4 Essential Tips for Raising German Shepherds
Actualizado: 18 de may de 2019
Vivacious, smart, and faithful, the German Shepherd is a fabulous canine breed to bring into the family. When raised and trained appropriately, they make incredible family dogs, watch guards, and long term friends. Unlike other dog breeds, they don’t require a considerable amount of time and energy to exercise, groom, and train. This is where properly training a German Shepherd is absolutely essential. All German shepherd dog owners and all those who are thinking about adopting one must be aware of a few tips that will help them get their dog in top condition.
1. Introduce your German shepherd pup to people who are going to be around it, regardless of their age. This lowers the chances of your dog taking an individual as a threat. The German shepherd dog quickly bonds with his owner, however without being introduced to other individuals, it can turn out to be shy, fearful, and introverted around strangers.
2. Since pups age quickly, they require a much more extensive diet than that of an adult dog. Keep a check on their weight cautiously and approach your vet for diet suggestions, dependent on the sex/weight of your dog. Feed your pup thrice every day. Your German shepherd’s diet should consist of:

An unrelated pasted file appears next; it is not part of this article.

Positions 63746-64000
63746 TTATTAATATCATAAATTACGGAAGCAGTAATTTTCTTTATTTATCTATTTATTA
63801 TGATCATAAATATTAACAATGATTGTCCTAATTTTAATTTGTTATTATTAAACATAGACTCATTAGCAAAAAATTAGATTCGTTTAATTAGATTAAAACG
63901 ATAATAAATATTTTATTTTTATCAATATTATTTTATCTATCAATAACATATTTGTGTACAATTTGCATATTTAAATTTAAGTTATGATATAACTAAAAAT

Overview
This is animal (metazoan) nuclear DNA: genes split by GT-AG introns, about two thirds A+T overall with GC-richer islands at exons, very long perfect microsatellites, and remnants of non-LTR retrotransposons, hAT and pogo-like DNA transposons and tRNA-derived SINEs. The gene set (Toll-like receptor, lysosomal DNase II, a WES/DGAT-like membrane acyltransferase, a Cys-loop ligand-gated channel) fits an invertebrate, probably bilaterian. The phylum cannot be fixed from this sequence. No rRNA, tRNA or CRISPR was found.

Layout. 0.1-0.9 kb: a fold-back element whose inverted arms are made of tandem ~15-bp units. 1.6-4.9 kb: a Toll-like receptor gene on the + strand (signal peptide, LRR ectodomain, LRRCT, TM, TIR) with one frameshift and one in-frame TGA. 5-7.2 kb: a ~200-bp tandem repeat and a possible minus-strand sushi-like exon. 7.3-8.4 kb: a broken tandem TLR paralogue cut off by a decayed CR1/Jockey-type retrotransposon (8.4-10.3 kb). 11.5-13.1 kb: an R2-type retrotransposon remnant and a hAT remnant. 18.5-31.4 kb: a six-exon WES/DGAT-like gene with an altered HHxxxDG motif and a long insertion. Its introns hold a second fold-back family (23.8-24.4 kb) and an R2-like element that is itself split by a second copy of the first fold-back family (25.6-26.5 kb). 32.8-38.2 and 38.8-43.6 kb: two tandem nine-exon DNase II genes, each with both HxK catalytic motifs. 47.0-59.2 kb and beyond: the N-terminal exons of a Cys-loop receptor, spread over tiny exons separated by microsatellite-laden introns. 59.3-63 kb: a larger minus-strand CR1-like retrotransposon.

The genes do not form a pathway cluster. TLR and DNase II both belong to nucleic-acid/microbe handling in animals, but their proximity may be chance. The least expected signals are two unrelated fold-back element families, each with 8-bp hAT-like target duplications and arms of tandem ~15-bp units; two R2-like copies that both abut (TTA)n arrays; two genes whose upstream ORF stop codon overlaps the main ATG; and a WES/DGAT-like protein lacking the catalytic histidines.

18-22% High-Quality Proteins - Feed them treats with any of these as ingredients: Lamb, Chicken, Beef, Fish, Turkey, Venison, Organ meat (liver)
5-8% Healthy Fats - Feed them treats with any of these as ingredients: Fish oil, Flaxseed oil, Walnut oil, Hemp seed oil, Pork fat, Chicken/poultry fat
3. Pups can drink a lot of water and it's essential that they do so to forestall dehydration. Top off its bowl with clean water every day and leave it where it can drink it. However, German Shepherds should drink little measures of water for the duration of the day, rather than drinking a lot at once. Step by step hydrating for the duration of the day will guarantee that the dog doesn't get bloated.
4. As a herding breed, German shepherds have a solid prey drive, which is important for a great part of the work the dogs perform and which is shown in recreations; for example, hunting down and recovering items or running to fetch frisbees. They may not coexist well with cats and other family pets, except if they have been raised with them. German shepherds must not be left alone with such pets, regardless of whether they have been raised with them.
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